Martin's book WORSHIP IN THE EARLY CHURCH.
DEFINING the TERM "WORSHIP"
Worship is a noble word. The term comes into our modern speech from the
Anglo-Saxon WEORTHSCIPE. This later developed into WORTHSHIP, and then
WORSHIP. It means "to attribute worth" to an object. We use the word loosely
when we say of a man, "He worships his money," or his car, or his golf clubs.
A deeper meaning is found in the honorific title, "His Worship the Mayor," by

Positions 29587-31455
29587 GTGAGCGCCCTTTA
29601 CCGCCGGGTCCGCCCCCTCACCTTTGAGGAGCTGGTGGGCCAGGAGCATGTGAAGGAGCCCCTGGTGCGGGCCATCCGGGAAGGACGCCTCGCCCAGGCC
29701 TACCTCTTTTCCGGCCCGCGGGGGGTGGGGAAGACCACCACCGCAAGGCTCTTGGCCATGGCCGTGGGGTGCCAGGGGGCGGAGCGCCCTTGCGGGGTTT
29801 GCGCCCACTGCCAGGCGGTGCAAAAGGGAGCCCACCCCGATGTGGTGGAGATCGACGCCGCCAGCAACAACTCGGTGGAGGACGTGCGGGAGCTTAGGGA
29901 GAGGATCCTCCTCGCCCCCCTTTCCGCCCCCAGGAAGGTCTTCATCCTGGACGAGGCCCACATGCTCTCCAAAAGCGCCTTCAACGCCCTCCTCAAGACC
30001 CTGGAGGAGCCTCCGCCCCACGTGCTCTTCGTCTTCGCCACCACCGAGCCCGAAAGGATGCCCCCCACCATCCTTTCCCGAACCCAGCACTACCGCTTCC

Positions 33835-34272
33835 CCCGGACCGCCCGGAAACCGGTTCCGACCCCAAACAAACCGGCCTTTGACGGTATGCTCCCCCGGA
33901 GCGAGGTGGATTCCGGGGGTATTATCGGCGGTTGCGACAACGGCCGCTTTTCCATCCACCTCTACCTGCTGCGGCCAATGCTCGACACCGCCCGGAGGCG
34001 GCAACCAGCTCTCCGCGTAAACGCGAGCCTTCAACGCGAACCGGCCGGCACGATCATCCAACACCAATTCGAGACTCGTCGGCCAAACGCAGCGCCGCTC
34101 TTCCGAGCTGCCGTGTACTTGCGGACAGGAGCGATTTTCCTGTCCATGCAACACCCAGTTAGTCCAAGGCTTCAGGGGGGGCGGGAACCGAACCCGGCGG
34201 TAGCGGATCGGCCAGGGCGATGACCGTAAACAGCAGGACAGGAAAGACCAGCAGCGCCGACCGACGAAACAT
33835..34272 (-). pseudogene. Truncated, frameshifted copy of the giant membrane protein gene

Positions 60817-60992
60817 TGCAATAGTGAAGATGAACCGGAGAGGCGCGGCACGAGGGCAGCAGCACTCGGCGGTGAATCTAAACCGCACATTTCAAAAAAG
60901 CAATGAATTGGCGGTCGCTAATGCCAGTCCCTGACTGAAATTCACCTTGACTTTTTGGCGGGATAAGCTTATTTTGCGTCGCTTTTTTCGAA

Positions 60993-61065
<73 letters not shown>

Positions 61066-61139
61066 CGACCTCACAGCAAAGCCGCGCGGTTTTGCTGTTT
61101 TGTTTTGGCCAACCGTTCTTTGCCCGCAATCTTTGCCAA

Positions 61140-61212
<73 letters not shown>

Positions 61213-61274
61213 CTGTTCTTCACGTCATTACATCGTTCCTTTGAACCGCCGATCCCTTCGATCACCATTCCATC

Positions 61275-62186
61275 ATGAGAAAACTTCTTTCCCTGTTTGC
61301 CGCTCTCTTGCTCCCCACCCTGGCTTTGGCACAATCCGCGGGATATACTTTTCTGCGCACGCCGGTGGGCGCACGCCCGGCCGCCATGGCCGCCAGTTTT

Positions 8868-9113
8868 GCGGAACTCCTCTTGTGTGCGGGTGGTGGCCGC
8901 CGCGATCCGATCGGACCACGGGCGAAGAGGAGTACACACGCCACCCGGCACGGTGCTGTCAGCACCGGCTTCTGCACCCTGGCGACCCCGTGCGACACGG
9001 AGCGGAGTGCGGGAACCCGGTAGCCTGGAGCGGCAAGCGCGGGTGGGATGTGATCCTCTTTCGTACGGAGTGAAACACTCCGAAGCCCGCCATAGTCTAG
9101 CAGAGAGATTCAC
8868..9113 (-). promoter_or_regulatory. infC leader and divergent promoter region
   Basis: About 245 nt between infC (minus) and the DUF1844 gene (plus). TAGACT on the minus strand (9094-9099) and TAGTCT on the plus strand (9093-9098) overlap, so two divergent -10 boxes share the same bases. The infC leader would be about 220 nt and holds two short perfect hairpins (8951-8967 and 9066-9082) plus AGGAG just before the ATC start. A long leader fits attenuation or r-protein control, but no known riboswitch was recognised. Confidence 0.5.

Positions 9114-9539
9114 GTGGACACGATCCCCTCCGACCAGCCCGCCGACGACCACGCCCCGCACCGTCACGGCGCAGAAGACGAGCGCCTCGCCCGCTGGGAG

which we dignify the first citizen of our town or city as a person who
deserves special esteem and respect. In the Marriage Service of the Book of
Common Prayer, the prospective husband's promise is "With my body I thee
worship" - a pledge of utter loyalty and devotion to his bride, who is worthy
of this, in his eyes. If we may elevate this thought to the realm of
divine-human relationships, we have a working definition of the term WORSHIP
ready-made for us. TO WORSHIP GOD IS TO ASCRIBE TO HIM SUPREME WORTH, for He
alone is worthy.
- Ralph P. Martin, WORSHIP IN THE EARLY CHURCH, chapter 1 "The Church - A
Worshipping Community," Eerdmans Publishing Company, 1974 revised edition.
[Take a few moments and think what it means "to ascribe to Him supreme
Have a great week,